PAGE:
Although our study was based on reliable analysis, some limitations should be noticed. Firstly, the populations enrolled in our analysis were mainly the Western world individuals, and the race bias was inevitable. Secondly, the clinical information of OC patients in TCGA was incomplete, only including the grade and clinical stage. If the clinical information was more complete, the conclusion of our study would be more credible.
Based on the high-quality bioinformatics analysis and in vitro experiments, we found that PDP1 was overexpressed in OC tissue and cell lines. Moreover, PDP1 could significantly promote cancer cell proliferation, invasion, and migration. GSEA analysis showed that PDP1 could activate several oncogenic pathways, like IL6/JAK/STAT3 signaling and KRAS signaling. Immune infiltration analysis showed that PDP1 was positively correlated with activated myeloid dendritic cells, resting CD4 memory T cells, neutrophil, and M1 and M2 macrophages, yet negatively correlated with M0 macrophages, plasma B cells, γδT cells, and activated CD4 memory T cells. Also, PDP1 was associated with the chemosensitivity of bleomycin, gemcitabine, and cisplatin.
5.1. Public Data Acquisition and Processing
All the data used for analysis were downloaded from The Cancer Genome Atlas (TCGA) and Gene Expression Omnibus (GEO) databases. For the TCGA database, the transcriptomic profiling (https://portal.gdc.cancer.gov/, TCGA-OV, date category: transcriptome profiling, data type: gene expression quantification, workflow type: FPKM) and clinical information (TCGA-OV, date category: clinical, data format: bcr xml) of OC patients were obtained from the TCGA-GDC server. The FPKM file was then converted into TPM form for further analysis. Data was collated and preprocessed using the R software. For the GEO database, the datasets GSE18520 (platform: GPL570), GSE27651 (platform: GPL570), and GSE54388 (platform: GPL570) were downloaded for analysis. The patients with complete gene expression profile and clinical information were included in our analysis. Limma package was used for differential expressed gene (DEG) analysis with the threshold of and value < 0.05 . The immunohistochemistry (IHC) pictures of PDP1 in OC tumor and normal tissue was obtained from The Human Protein Atlas (HPA) database. Survival analysis of PDP1 was performed using the survival package in R software. Gene set enrichment analysis was performed to explore the biological pathway difference between low and high PDP1 OC patients and the reference file was Hallmark, c2.cp.kegg.v7.5.1.symbols, and c5.go.v7.5.1.symbols pathway set. Immune infiltration analysis was performed using the CIBERSORT algorithm . Drug sensitivity analysis was conducted out based on the Genomics of Drug Sensitivity in Cancer (GDSC) database.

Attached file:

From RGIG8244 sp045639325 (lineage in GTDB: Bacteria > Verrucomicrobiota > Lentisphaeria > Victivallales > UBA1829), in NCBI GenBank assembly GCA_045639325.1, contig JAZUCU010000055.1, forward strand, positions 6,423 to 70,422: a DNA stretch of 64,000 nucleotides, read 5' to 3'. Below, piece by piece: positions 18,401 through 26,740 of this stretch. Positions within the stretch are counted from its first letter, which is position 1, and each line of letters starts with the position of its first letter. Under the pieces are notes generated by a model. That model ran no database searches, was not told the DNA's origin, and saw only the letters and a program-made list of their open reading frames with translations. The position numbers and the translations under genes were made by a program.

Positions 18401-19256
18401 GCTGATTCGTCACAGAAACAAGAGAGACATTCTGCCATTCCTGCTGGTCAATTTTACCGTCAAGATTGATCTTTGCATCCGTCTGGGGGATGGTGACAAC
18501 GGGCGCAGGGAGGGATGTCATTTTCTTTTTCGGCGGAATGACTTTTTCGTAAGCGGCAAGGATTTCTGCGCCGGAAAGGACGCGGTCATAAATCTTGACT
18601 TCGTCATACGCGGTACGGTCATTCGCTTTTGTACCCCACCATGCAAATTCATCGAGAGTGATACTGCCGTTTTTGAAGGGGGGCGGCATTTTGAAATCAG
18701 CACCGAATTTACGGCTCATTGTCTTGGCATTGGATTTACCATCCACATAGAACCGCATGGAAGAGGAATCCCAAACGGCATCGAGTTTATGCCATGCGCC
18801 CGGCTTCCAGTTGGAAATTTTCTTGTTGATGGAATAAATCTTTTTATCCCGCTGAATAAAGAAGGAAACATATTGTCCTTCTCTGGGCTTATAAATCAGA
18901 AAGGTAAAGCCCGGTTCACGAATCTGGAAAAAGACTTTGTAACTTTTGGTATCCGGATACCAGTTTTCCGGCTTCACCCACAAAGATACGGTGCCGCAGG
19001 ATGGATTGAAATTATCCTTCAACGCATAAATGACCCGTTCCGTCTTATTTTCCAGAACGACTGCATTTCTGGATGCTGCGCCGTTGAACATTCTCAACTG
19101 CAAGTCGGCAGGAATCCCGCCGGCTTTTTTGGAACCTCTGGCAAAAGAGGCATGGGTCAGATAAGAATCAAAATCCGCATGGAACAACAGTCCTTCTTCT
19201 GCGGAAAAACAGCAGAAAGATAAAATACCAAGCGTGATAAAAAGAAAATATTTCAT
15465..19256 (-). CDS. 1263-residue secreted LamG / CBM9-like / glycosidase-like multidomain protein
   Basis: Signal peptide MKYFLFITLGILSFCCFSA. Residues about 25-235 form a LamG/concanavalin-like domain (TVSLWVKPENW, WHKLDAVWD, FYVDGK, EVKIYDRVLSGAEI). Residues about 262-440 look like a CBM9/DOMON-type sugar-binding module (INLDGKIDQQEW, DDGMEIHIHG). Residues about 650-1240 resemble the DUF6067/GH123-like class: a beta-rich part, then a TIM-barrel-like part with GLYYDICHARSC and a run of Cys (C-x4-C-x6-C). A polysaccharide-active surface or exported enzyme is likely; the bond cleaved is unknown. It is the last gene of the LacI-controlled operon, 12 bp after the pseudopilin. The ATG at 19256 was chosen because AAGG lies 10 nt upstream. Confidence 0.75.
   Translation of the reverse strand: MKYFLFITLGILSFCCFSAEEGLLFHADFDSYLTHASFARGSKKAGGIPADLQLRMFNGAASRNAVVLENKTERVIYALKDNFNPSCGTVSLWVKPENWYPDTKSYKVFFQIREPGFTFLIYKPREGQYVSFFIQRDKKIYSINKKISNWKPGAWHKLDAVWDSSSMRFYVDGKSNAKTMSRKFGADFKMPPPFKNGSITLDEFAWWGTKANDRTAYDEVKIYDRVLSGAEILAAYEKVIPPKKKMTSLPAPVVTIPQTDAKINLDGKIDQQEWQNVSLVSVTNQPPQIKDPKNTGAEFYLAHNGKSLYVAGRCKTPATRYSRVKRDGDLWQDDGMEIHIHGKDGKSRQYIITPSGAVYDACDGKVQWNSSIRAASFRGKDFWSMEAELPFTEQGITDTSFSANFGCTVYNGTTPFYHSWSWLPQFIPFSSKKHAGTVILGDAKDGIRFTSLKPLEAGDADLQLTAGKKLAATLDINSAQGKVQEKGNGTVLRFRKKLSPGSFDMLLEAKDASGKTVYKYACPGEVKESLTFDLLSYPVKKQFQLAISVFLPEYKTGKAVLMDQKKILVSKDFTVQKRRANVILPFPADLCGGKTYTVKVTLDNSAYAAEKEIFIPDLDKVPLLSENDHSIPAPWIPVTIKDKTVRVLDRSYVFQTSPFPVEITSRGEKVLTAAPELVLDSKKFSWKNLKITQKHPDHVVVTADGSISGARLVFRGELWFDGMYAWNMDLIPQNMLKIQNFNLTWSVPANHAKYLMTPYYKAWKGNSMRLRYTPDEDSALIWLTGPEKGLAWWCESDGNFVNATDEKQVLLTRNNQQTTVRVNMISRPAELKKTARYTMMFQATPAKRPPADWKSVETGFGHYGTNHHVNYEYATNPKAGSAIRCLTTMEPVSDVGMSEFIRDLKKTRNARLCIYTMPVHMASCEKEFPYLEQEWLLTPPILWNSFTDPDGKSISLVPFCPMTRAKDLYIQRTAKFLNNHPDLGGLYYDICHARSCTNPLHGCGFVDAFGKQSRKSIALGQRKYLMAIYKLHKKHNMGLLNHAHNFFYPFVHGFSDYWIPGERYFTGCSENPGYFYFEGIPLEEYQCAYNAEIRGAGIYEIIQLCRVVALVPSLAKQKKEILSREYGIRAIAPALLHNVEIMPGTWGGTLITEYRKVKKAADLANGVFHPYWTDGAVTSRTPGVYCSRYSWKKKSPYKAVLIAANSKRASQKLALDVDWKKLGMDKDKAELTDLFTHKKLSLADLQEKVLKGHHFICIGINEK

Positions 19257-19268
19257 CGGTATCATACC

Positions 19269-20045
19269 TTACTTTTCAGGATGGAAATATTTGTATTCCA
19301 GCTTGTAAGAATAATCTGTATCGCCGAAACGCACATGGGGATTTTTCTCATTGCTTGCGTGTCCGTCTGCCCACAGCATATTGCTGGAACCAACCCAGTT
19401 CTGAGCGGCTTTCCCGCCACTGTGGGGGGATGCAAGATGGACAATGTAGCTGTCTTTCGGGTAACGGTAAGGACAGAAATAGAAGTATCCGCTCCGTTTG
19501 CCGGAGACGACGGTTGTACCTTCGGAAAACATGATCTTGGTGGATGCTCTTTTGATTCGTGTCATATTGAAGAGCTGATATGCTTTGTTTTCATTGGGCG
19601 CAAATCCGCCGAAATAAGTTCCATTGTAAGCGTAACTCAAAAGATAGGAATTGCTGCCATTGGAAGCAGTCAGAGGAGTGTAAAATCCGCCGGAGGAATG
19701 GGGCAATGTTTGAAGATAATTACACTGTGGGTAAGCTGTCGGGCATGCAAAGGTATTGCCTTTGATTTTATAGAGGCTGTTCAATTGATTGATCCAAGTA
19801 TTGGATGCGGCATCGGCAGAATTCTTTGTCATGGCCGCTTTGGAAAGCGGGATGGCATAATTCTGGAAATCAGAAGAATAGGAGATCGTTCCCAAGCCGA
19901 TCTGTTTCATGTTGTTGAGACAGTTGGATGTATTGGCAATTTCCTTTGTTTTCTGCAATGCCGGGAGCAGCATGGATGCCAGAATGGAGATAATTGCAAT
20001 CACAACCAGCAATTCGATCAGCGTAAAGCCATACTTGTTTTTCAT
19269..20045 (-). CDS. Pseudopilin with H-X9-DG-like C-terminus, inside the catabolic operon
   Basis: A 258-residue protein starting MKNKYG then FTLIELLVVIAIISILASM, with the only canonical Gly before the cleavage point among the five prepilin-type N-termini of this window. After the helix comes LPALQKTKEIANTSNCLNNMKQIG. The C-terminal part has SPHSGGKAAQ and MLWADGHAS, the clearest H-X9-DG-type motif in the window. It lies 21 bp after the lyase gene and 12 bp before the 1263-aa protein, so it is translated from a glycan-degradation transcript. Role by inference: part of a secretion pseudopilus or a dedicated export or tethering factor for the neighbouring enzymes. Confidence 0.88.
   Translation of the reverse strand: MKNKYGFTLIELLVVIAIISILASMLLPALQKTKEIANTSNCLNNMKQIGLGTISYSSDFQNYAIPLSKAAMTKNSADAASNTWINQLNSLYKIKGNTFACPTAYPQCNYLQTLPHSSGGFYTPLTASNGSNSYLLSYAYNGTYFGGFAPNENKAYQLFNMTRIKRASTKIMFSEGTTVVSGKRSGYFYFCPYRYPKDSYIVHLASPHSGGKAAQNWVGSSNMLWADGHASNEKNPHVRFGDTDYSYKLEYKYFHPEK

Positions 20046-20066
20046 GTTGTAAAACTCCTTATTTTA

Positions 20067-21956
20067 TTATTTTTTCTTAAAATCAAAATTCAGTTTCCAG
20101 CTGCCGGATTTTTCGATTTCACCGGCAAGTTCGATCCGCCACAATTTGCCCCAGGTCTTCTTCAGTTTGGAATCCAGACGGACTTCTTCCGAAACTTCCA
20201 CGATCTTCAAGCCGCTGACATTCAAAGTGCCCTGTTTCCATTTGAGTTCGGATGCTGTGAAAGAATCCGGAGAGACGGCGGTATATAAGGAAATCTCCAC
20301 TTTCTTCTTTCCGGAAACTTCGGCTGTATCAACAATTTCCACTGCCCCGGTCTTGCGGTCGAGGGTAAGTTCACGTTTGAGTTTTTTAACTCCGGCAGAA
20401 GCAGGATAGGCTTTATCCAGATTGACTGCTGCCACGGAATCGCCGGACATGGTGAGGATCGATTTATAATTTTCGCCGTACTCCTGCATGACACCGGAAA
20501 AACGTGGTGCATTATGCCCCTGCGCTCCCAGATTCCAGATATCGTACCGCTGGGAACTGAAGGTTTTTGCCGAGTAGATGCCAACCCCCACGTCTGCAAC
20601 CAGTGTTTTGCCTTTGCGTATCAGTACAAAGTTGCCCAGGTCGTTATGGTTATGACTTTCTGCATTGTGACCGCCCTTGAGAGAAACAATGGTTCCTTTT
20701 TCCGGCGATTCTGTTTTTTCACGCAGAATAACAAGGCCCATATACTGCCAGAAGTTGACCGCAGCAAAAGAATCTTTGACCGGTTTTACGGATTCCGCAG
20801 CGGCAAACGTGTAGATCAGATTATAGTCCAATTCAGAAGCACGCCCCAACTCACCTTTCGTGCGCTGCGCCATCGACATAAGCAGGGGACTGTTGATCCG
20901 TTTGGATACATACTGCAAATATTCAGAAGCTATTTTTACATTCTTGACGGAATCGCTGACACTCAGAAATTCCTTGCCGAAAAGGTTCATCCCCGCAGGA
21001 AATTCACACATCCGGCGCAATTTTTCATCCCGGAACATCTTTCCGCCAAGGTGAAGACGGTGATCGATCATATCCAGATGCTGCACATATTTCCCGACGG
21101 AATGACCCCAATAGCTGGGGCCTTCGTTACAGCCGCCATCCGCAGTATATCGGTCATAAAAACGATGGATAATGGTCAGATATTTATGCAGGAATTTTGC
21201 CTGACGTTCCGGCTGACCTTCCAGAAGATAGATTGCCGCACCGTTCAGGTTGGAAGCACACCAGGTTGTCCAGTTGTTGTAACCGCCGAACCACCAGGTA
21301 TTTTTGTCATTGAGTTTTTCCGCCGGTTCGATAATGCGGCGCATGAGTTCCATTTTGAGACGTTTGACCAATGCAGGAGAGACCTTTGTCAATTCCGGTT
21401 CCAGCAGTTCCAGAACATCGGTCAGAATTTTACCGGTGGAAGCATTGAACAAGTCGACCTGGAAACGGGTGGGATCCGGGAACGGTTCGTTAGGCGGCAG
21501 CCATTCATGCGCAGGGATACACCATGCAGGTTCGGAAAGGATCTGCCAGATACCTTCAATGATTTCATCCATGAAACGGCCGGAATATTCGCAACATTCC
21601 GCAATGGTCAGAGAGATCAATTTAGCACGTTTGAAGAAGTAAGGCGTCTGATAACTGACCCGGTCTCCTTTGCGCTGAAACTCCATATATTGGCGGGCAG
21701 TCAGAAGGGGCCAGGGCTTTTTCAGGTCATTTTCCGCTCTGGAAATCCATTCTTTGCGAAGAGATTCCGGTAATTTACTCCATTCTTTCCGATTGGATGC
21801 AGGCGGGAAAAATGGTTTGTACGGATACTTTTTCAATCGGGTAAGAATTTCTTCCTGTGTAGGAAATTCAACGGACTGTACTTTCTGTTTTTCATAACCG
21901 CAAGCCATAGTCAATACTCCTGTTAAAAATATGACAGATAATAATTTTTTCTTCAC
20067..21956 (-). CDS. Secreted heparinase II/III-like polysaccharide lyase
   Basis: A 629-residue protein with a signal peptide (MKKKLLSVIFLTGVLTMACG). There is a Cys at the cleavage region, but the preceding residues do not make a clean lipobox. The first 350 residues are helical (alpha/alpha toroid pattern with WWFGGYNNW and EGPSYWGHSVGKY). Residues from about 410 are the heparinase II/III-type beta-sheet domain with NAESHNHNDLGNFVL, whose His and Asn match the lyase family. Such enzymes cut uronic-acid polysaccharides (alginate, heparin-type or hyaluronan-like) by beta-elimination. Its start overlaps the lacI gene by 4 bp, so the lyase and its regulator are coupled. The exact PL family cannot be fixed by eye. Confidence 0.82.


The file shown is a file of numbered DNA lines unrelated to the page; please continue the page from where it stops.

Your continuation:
5.2. Cell Culture and Transfection